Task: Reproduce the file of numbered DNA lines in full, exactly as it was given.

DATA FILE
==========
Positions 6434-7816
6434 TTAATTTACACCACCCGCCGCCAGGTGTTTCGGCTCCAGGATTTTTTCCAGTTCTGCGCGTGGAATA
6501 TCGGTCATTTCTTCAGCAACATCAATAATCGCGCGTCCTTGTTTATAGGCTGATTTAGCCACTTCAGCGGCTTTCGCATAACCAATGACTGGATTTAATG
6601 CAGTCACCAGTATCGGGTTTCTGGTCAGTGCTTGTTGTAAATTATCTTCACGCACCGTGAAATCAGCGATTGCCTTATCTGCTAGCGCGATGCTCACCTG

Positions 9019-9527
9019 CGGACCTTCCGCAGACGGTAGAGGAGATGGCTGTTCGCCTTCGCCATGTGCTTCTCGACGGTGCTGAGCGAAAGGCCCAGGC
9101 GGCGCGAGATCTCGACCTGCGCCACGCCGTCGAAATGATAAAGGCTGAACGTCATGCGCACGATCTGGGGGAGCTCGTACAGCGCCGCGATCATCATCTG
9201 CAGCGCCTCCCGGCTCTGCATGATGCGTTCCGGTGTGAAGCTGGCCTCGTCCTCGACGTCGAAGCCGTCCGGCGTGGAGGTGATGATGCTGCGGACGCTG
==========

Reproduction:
Positions 6434-7816
6434 TTAATTTACACCACCCGCCGCCAGGTGTTTCGGCTCCAGGATTTTTTCCAGTTCTGCGCGTGGAATA
6501 TCGGTCATTTCTTCAGCAACATCAATAATCGCGCGTCCTTGTTTATAGGCTGATTTAGCCACTTCAGCGGCTTTCGCATAACCAATGACTGGATTTAATG
6601 CAGTCACCAGTATCGGGTTTCTGGTCAGTGCTTGTTGTAAATTATCTTCACGCACCGTGAAATCAGCGATTGCCTTATCTGCTAGCGCGATGCTCACCTG

Positions 9019-9527
9019 CGGACCTTCCGCAGACGGTAGAGGAGATGGCTGTTCGCCTTCGCCATGTGCTTCTCGACGGTGCTGAGCGAAAGGCCCAGGC
9101 GGCGCGAGATCTCGACCTGCGCCACGCCGTCGAAATGATAAAGGCTGAACGTCATGCGCACGATCTGGGGGAGCTCGTACAGCGCCGCGATCATCATCTG
9201 CAGCGCCTCCCGGCTCTGCATGATGCGTTCCGGTGTGAAGCTGGCCTCGTCCTCGACGTCGAAGCCGTCCGGCGTGGAGGTGATGATGCTGCGGACGCTG